Treinen was given the Nationals’ closer job out of Spring Training in 2017, then proceeded to pitch to a 5.73 ERA and blowing five of 10 save opportunities, which got him released from the team all together.
One man’s garbage is another man’s gold, am I right? The low-budget A’s swooped in and claimed the right-hander on waivers, and the rest is history.
Treinen would go on to post a 2.13 ERA for the remainder of the 2017 season with the A’s before exploding last year for a historical 0.78 ERA while locking down 38 saves in 43 opportunities. How he blew five saves with a 0.78 ERA is beyond me, by the way.
Peripherals suggest that Treinen greatly outpitched his deserved ERA as he posted a 1.82 FIP and a 2.42 xFIP as well. That said, those numbers are still elite.
Regression in the ERA department is almost certain. However, he is going to have the support of an elite offense and one of the game’s very best from last season at his disposal again this time around. The A’s may not sport a rotation full of quality or quantity, however, the likely strategy for them is to get what they can out of their starters and turn it over to a dominant bullpen ASAP.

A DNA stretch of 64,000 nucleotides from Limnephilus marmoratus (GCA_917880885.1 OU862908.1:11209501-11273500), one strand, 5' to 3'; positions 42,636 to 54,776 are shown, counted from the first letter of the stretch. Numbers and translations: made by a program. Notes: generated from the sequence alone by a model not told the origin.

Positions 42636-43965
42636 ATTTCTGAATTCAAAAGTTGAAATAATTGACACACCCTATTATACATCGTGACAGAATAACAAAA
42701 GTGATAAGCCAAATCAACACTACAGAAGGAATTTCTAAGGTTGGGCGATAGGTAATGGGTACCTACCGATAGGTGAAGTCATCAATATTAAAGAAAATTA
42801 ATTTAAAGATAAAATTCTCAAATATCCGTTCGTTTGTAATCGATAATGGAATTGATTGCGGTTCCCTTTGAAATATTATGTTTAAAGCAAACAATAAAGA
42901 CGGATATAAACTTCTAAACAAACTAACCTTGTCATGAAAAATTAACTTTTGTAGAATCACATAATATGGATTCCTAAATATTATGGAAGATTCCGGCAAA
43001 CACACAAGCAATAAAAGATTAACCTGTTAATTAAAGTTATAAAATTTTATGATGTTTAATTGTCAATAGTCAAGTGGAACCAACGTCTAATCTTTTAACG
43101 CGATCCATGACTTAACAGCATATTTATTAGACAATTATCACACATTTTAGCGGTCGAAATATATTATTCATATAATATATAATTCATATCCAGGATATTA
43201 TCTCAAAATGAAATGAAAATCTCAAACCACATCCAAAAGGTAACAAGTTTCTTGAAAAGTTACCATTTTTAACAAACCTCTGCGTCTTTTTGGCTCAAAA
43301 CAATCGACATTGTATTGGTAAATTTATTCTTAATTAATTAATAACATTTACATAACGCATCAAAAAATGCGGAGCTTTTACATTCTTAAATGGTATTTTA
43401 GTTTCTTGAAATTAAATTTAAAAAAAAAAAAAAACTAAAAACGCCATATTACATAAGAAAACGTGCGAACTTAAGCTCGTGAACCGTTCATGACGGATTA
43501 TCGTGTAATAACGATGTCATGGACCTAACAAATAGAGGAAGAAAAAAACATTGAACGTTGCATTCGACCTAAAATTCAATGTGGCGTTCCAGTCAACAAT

Such a strategy worked while winning 97 games last season, and it could very well work again this season. I expect a competitive year out of the A’s again this time around, and we can still regress by five saves and still hit the over. I’ll take it.
Raisel Iglesias (Reds)
2018 Save Total: 30
Iglesias saved 30 games for a team that won just 67 games last season, so there’s something to be said about that.
The Reds are almost certain to improve on that win total this year after some win-now offseason moves, notably adding three stable veteran arms to the rotation and a power/speed bat in the outfield in Yasiel Puig. Perhaps Dallas Keuchel can come in and solidify that rotation in full.
Nonetheless, Iglesias was excellent in posting a 2.38 ERA after a 2.49 mark in 2017 and a 2.53 mark in 2016, although he has outpitched his ERA indications in all three seasons, and especially so last season.